Turtles in the Kinosternidae are well-known to have unique shell shapes and shell constructions, including hinged plastrons in many species. Members of this group also live in a wide range of habitats. Despite this variability, and the likely importance of shell shape in determining fitness across this clade's range, no studies have comprehensively surveyed the variation in shell shape in this clade, nor the allometric or ecomorphological patterns possible among these species. This study used geometric morphometric methods to quantify shape in the shells of 25 of the 26 species in Kinosternidae. We assessed carapace strength using finite element modeling and calculated several morphometric measures that are correlated with the ability of turtles to right themselves when overturned. These morphological and functional data were used to describe patterns of morphological and functional evolution, and to test hypotheses about the ecological or functional morphology within this group. No patterns in ecomorphology were identified. A relationship between posterior plastral kinesis and shell morphology and strength was found, however, indicating that different mechanisms of defense exert a stronger influence on shell shape than environmental pressures. Such mechanisms are likely important for turtles that cannot rely solely on shell strength for defense as a result of their small size. In addition, morphological proxies for righting performance indicate that kinosternids are unexceptional among turtles regarding this function. This is the first large-scale study of functional and ecological morphology in this clade, but much opportunity remains for discovering finer scale patterns of variation and unique functional characteristics associated with the unique shell shapes of this group.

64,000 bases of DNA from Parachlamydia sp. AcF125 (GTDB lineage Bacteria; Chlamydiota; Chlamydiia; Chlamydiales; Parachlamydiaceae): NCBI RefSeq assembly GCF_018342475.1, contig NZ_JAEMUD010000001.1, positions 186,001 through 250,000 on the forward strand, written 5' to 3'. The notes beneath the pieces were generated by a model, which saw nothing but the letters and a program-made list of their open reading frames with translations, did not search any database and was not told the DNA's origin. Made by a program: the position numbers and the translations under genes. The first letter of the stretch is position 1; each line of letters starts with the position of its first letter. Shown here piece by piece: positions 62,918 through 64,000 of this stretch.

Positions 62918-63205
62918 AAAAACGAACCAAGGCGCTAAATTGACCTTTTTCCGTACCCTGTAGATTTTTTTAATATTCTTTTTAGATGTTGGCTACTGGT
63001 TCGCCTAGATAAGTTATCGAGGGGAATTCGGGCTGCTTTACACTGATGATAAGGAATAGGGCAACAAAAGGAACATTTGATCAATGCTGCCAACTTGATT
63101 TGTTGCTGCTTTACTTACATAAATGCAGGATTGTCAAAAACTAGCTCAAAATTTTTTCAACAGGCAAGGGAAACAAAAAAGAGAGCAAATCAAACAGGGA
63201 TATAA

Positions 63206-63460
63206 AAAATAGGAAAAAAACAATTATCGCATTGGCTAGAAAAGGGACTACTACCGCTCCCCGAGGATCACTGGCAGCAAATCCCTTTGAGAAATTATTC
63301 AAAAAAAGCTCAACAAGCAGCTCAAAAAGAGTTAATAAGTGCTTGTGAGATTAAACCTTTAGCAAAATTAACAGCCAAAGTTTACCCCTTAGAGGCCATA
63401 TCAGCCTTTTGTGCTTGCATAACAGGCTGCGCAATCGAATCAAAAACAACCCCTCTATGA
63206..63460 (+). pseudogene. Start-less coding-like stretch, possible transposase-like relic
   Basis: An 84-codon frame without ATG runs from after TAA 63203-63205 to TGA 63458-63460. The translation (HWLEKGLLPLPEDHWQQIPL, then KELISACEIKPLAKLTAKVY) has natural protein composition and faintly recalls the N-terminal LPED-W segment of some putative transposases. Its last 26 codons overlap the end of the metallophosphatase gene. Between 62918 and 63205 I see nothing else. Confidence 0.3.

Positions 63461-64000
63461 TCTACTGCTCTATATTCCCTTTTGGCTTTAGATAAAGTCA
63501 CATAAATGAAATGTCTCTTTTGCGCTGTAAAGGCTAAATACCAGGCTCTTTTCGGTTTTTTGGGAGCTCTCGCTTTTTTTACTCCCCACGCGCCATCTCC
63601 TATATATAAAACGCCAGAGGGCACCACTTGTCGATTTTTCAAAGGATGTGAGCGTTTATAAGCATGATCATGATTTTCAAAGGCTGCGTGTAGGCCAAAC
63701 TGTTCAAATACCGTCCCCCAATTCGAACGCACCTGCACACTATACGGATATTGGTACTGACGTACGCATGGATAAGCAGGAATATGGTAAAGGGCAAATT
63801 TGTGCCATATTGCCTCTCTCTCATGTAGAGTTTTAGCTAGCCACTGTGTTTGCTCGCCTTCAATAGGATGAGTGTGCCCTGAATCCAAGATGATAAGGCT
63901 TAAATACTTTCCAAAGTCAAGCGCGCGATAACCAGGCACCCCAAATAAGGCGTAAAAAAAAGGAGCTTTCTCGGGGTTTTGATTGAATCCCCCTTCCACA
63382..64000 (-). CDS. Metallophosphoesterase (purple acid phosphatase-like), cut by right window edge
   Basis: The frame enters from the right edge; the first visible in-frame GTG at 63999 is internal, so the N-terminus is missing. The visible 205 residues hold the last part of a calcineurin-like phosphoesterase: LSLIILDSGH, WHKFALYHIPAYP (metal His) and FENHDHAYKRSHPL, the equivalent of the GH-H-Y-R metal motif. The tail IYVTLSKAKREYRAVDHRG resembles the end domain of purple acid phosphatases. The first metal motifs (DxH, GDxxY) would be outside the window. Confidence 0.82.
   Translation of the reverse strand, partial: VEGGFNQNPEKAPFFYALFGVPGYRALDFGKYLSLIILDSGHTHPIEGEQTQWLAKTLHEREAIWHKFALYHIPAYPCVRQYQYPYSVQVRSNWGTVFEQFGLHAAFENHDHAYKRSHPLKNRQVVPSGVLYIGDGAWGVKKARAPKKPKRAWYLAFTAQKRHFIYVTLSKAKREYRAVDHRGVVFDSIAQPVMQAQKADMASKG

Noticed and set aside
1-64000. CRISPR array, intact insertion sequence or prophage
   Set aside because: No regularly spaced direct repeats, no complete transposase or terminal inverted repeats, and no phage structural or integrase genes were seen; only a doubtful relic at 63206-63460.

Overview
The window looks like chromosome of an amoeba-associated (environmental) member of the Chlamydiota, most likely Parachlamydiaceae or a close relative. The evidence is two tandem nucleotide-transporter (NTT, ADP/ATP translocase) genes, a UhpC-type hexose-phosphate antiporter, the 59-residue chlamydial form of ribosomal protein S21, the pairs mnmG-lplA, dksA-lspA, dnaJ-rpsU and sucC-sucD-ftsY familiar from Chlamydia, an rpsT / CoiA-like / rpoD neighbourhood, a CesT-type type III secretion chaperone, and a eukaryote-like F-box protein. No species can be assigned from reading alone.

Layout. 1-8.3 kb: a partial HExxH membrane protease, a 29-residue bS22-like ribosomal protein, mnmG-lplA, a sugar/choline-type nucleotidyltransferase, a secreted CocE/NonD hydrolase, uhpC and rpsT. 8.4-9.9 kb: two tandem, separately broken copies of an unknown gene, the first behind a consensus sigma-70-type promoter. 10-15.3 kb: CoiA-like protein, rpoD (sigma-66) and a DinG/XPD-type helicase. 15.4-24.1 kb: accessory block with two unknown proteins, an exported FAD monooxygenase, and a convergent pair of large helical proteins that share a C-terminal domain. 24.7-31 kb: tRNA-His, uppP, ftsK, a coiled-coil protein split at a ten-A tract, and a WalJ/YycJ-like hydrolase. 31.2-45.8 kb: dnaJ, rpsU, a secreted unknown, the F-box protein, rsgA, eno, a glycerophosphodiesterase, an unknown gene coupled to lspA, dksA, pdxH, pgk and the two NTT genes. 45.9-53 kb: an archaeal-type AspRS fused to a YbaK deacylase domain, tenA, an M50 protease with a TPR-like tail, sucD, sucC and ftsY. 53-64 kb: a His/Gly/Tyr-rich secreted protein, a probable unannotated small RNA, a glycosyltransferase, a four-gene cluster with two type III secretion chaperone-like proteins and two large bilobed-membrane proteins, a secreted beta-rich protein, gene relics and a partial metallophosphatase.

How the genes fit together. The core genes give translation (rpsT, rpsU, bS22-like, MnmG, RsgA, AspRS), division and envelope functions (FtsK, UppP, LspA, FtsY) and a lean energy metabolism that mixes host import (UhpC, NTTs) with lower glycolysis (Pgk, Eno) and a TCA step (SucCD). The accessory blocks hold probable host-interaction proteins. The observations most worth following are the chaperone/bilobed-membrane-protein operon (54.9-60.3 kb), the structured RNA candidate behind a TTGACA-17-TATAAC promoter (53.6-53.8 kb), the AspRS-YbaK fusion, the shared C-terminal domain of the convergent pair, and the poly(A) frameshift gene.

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Vol. 73 • No. 1